One need look no further than the U.S.’s trade data for proof of this effect. Using 2006 data, an in-depth analysis reveals that, of our top twenty per capita trade deficits in manufactured goods (the trade deficit divided by the population of the country in question), eighteen are with nations much more densely populated than our own. Even more revealing, if the nations of the world are divided equally around the median population density, the U.S. had a trade surplus in manufactured goods of $17 billion with the half of nations below the median population density. With the half above the median, we had a $480 billion deficit!

    Our trade deficit with China is getting all of the attention these days. But, when expressed in per capita terms, our deficit with China in manufactured goods is rather unremarkable - nineteenth on the list. Our per capita deficit with other nations such as Japan, Germany, Mexico, Korea and others (all much more densely populated than the U.S.) is worse. In fact, our largest per capita trade deficit in manufactured goods is with Ireland, a nation twice as densely populated as the U.S. Our per capita deficit with Ireland is twenty-five times worse than China’s. My point is not that our deficit with China isn’t a problem, but rather that it’s exactly what we should have expected when we suddenly applied a trade policy that was a proven failure around the world to a country with one sixth of the world’s population.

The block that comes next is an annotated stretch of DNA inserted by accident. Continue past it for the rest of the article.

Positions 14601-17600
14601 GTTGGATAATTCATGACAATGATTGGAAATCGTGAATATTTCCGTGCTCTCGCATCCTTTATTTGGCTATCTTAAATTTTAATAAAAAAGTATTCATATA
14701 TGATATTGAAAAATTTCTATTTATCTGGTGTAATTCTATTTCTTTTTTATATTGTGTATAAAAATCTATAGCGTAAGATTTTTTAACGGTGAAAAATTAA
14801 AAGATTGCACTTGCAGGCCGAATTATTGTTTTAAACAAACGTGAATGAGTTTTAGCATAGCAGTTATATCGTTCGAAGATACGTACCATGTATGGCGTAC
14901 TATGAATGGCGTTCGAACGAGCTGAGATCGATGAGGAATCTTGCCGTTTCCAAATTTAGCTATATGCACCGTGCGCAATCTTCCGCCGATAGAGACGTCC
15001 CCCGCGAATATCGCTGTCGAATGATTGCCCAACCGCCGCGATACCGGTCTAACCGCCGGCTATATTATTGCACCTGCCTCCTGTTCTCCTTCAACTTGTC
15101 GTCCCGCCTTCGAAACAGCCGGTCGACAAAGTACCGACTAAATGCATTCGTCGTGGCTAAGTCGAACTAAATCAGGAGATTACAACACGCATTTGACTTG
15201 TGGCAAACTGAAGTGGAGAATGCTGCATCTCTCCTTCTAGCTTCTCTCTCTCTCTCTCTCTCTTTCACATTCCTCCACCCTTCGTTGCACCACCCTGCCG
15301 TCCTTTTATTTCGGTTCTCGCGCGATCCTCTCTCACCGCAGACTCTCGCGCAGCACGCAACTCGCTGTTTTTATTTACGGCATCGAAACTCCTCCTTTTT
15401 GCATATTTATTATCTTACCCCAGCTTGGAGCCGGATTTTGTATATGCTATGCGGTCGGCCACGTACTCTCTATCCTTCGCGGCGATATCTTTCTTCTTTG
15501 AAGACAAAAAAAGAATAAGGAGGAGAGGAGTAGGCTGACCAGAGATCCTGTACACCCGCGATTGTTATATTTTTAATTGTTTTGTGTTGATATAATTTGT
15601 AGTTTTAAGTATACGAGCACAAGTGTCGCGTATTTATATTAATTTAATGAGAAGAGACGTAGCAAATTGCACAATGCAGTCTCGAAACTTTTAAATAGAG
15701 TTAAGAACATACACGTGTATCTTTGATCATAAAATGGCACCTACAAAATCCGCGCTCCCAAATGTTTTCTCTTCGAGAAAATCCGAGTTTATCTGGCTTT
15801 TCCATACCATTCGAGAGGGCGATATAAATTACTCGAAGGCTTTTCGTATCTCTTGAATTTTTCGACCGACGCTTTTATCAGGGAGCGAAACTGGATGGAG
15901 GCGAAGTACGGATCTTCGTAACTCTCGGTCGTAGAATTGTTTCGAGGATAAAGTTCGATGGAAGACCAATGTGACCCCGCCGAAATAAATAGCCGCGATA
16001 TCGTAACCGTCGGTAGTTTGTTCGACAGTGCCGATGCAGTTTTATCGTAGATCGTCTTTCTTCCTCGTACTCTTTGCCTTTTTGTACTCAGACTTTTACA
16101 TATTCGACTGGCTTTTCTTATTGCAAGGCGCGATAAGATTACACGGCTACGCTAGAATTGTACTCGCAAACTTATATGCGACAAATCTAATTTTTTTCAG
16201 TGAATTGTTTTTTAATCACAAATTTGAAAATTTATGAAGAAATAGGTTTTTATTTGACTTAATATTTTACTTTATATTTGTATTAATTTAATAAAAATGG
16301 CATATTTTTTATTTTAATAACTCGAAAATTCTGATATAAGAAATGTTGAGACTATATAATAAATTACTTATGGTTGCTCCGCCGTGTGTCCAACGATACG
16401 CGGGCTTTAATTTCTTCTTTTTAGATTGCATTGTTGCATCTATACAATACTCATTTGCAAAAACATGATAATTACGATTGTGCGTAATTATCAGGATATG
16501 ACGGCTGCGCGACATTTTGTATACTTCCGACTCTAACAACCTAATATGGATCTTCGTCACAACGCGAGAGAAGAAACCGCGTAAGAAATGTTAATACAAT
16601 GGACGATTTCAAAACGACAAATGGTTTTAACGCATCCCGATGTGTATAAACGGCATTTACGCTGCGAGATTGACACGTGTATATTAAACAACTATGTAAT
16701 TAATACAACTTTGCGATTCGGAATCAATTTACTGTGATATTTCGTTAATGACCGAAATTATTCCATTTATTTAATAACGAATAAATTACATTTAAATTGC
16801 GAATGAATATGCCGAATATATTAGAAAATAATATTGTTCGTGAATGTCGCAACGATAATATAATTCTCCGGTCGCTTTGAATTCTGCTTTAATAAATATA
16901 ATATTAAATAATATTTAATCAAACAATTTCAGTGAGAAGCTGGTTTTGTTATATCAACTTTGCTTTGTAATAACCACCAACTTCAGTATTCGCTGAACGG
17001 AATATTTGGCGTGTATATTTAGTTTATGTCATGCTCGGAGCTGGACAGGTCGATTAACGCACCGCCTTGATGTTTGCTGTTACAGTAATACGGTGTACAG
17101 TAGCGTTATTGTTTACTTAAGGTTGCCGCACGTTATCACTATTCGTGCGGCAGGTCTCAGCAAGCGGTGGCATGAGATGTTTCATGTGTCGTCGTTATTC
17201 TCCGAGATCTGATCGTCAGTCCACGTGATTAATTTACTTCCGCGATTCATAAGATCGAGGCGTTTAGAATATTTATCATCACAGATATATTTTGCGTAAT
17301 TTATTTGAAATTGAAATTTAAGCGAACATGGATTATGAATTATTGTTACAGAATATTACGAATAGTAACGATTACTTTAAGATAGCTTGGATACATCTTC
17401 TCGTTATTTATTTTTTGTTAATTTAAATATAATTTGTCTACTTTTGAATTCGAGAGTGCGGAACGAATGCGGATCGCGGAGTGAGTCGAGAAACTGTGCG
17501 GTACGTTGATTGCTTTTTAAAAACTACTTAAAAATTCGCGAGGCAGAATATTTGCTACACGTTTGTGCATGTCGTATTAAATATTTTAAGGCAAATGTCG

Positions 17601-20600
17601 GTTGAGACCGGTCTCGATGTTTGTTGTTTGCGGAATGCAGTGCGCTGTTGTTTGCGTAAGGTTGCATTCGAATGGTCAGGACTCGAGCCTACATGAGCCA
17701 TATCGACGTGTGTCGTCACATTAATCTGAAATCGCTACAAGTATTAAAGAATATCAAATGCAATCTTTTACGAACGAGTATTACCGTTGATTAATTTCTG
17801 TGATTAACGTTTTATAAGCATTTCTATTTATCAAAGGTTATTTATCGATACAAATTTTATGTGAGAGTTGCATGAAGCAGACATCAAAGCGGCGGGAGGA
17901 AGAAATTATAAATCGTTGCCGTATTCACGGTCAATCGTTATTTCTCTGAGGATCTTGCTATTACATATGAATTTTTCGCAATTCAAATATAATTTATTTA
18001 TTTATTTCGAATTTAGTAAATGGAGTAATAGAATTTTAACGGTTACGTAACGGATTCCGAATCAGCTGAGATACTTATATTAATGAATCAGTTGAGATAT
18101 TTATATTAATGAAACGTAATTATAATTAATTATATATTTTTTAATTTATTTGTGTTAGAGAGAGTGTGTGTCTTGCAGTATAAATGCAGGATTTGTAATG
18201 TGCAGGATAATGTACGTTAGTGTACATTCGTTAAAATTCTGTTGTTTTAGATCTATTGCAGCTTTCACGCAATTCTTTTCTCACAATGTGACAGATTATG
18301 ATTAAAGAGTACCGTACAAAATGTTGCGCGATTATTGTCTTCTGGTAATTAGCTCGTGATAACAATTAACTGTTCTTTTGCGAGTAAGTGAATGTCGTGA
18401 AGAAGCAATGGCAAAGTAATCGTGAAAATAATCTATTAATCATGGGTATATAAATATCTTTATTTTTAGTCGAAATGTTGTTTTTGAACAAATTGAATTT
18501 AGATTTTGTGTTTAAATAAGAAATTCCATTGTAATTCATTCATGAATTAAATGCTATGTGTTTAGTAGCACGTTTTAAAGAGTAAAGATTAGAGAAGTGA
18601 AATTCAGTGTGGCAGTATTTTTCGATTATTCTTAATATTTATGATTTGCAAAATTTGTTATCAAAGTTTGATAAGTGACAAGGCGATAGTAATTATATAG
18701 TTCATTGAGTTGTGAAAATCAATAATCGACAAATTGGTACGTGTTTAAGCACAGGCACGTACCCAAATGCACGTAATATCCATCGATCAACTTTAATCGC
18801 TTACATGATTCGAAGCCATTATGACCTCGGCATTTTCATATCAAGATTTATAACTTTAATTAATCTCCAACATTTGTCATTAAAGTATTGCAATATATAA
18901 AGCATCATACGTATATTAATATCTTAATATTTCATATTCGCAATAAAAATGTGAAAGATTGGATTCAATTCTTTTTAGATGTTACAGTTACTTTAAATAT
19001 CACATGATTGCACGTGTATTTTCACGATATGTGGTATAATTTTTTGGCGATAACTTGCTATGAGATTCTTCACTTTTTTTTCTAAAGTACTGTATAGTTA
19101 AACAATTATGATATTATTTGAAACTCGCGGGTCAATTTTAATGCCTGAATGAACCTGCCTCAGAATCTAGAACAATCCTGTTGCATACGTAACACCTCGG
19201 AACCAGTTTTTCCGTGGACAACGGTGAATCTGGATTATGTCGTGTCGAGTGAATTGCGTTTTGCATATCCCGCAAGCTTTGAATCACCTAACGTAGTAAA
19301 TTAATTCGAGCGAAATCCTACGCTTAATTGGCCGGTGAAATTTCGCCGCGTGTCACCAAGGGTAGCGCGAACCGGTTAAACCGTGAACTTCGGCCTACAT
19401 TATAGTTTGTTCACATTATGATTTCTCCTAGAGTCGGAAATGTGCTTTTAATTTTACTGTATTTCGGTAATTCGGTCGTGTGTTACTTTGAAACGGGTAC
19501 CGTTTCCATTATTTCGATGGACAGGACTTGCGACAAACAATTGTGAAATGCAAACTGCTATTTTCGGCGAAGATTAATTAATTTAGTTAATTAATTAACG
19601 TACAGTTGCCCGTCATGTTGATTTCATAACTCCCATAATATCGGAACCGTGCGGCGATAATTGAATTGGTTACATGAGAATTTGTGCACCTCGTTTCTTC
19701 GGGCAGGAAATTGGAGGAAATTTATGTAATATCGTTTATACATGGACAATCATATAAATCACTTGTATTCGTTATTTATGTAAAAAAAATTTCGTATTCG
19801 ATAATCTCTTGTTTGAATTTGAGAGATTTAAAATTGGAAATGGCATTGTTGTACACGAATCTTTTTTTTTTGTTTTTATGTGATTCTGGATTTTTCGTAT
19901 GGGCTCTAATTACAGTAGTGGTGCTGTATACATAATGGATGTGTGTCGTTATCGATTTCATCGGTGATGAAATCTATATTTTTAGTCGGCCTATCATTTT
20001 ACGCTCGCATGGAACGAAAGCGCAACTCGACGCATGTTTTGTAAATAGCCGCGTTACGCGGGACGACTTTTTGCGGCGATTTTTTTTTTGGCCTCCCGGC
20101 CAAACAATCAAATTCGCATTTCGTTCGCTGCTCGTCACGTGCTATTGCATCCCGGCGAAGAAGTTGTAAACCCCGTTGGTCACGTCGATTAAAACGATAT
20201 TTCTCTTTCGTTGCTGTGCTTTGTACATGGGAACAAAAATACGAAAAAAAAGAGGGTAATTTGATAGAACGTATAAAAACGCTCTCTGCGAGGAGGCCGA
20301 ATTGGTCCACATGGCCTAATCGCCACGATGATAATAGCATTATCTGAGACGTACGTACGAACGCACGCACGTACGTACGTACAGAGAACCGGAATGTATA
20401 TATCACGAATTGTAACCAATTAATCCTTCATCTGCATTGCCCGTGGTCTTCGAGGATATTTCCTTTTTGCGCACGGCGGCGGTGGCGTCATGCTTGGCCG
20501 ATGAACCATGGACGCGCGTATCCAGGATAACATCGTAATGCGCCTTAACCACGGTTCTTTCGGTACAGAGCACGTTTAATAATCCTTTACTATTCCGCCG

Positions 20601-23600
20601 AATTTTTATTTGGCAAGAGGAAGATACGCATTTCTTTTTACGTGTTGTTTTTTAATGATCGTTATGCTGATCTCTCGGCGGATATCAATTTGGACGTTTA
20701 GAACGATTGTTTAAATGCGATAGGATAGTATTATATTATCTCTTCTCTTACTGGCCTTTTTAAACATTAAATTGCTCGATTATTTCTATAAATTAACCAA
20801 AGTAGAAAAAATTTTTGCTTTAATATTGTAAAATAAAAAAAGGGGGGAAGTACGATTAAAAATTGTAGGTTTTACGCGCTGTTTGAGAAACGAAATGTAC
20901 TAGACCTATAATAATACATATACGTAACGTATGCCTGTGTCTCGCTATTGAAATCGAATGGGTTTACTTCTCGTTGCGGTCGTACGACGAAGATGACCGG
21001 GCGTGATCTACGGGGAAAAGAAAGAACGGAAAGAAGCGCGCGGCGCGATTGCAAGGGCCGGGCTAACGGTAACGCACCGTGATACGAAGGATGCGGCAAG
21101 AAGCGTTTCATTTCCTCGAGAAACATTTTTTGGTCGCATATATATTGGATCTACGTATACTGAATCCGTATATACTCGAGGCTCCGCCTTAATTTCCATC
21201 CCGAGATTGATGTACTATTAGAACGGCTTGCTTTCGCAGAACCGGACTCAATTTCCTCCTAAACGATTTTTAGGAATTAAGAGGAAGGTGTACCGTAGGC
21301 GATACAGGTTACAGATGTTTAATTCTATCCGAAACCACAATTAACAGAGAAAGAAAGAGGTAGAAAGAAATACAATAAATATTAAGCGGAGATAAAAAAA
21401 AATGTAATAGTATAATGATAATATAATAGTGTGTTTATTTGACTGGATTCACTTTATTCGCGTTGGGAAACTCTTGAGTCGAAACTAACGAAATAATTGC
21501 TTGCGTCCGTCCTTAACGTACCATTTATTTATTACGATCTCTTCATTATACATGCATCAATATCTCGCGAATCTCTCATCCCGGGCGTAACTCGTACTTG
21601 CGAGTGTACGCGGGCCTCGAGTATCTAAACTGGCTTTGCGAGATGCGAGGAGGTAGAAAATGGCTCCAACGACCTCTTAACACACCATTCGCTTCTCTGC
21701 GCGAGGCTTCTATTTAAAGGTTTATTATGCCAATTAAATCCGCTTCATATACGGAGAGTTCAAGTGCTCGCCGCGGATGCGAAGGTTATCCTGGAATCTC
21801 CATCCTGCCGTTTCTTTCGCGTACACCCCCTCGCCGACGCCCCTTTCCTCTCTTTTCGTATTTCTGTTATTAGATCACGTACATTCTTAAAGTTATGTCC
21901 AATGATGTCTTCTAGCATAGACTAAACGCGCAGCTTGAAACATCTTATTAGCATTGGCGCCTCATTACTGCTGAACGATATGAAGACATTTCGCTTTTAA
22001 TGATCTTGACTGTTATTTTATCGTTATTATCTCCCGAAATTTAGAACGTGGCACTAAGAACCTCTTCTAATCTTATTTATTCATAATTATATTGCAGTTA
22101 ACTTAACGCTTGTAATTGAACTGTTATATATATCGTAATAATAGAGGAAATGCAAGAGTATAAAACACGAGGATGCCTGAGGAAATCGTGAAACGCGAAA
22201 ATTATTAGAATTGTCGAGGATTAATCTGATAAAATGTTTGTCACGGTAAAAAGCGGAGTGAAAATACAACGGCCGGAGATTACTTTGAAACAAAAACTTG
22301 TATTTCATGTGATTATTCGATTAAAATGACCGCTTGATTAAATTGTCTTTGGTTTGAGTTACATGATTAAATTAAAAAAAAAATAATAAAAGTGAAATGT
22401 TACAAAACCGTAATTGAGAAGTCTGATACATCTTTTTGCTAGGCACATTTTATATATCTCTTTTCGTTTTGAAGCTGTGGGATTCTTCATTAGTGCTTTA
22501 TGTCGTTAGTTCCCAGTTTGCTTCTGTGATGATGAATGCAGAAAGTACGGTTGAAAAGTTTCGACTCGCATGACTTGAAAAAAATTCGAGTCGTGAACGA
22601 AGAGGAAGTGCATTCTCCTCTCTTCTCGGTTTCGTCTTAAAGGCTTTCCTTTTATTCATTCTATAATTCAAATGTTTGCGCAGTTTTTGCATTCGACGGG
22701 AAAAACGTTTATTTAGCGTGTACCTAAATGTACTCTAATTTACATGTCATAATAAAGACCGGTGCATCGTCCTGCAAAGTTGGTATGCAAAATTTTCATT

Ricardo’s principle of comparative advantage is overly simplistic and flawed because it does not take into consideration this population density effect and what happens when two nations grossly disparate in population density attempt to trade freely in manufactured goods. While free trade in natural resources and free trade in manufactured goods between nations of roughly equal population density is indeed beneficial, just as Ricardo predicts, it’s a sure-fire loser when attempting to trade freely in manufactured goods with a nation with an excessive population density.

    If you‘re interested in learning more about this important new economic theory, then I invite you to visit my web site at OpenWindowPublishingCo.com where you can read the preface for free, join in the blog discussion and, of course, buy the book if you like. (It’s also available at Amazon.com.)

    Please forgive me for the somewhat spammish nature of the previous paragraph, but I don’t know how else to inject this new theory into the debate about trade without drawing attention to the book that explains the theory.

    Pete Murphy
    Author, “Five Short Blasts”

    By Pete Murphy on Oct 14, 2008

Post a Comment